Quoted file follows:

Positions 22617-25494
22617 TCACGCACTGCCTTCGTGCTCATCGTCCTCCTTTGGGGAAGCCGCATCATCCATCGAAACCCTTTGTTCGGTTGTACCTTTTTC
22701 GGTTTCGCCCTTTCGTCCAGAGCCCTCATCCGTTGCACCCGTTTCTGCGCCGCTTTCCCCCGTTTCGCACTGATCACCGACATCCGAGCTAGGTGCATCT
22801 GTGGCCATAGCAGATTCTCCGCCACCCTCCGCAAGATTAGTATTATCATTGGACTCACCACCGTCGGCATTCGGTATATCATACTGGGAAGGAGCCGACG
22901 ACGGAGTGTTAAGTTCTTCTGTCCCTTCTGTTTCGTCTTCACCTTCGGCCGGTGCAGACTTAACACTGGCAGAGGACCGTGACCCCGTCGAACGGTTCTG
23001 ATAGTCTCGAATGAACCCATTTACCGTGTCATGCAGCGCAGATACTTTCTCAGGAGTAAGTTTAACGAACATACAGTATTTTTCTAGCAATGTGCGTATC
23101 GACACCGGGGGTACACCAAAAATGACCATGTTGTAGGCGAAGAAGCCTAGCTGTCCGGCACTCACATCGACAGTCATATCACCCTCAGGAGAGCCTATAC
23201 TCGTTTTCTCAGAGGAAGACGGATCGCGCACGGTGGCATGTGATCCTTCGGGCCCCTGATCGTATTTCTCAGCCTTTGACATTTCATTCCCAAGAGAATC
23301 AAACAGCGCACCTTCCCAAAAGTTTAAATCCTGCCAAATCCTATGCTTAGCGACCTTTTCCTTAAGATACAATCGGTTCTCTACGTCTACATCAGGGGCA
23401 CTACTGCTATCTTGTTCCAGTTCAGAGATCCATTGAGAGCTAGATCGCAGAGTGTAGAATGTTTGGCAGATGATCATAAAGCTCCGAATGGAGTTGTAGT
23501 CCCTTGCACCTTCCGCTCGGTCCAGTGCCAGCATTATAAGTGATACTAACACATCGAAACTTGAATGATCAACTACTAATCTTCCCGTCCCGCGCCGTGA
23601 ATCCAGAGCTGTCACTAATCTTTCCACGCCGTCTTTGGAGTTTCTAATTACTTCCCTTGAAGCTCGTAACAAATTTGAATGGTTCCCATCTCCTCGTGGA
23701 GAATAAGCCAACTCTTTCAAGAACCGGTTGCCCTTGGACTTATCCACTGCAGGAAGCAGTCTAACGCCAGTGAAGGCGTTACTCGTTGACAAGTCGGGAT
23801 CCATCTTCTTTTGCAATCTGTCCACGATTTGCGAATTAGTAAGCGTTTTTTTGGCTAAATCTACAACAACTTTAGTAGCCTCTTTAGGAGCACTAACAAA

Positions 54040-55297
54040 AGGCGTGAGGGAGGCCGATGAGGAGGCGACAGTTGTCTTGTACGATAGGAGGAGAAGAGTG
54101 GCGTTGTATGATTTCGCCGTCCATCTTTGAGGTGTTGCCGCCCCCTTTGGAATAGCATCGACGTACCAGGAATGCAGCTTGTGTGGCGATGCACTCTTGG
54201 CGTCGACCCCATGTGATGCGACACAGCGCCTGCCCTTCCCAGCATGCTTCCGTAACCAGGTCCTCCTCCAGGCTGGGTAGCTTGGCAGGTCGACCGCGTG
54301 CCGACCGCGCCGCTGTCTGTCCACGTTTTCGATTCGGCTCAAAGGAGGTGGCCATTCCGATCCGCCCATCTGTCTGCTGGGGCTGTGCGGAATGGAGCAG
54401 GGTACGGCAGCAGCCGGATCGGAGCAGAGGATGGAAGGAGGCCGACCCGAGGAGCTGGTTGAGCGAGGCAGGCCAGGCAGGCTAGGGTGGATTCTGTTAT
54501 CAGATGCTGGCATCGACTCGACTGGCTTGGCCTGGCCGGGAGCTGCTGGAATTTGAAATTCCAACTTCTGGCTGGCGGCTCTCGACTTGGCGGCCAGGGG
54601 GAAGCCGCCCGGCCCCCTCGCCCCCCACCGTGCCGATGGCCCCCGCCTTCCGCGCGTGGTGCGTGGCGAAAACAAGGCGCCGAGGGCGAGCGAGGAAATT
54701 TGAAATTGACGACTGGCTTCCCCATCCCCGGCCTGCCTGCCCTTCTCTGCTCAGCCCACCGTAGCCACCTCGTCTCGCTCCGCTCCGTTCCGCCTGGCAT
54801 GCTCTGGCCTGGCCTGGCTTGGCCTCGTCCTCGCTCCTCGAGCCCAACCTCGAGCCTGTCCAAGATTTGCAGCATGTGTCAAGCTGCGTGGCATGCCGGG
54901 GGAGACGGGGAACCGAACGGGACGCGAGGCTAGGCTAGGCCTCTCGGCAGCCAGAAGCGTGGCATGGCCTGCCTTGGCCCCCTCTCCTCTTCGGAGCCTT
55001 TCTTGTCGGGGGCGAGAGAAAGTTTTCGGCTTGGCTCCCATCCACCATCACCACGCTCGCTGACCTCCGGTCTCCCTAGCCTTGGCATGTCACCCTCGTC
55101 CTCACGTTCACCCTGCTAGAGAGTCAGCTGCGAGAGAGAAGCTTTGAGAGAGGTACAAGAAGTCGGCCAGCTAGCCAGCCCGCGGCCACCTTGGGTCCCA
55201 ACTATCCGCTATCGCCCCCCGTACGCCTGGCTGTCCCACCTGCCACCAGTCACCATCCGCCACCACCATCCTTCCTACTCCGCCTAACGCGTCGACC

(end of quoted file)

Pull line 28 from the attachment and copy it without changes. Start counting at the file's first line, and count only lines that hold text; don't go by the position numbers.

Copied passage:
55201 ACTATCCGCTATCGCCCCCCGTACGCCTGGCTGTCCCACCTGCCACCAGTCACCATCCGCCACCACCATCCTTCCTACTCCGCCTAACGCGTCGACC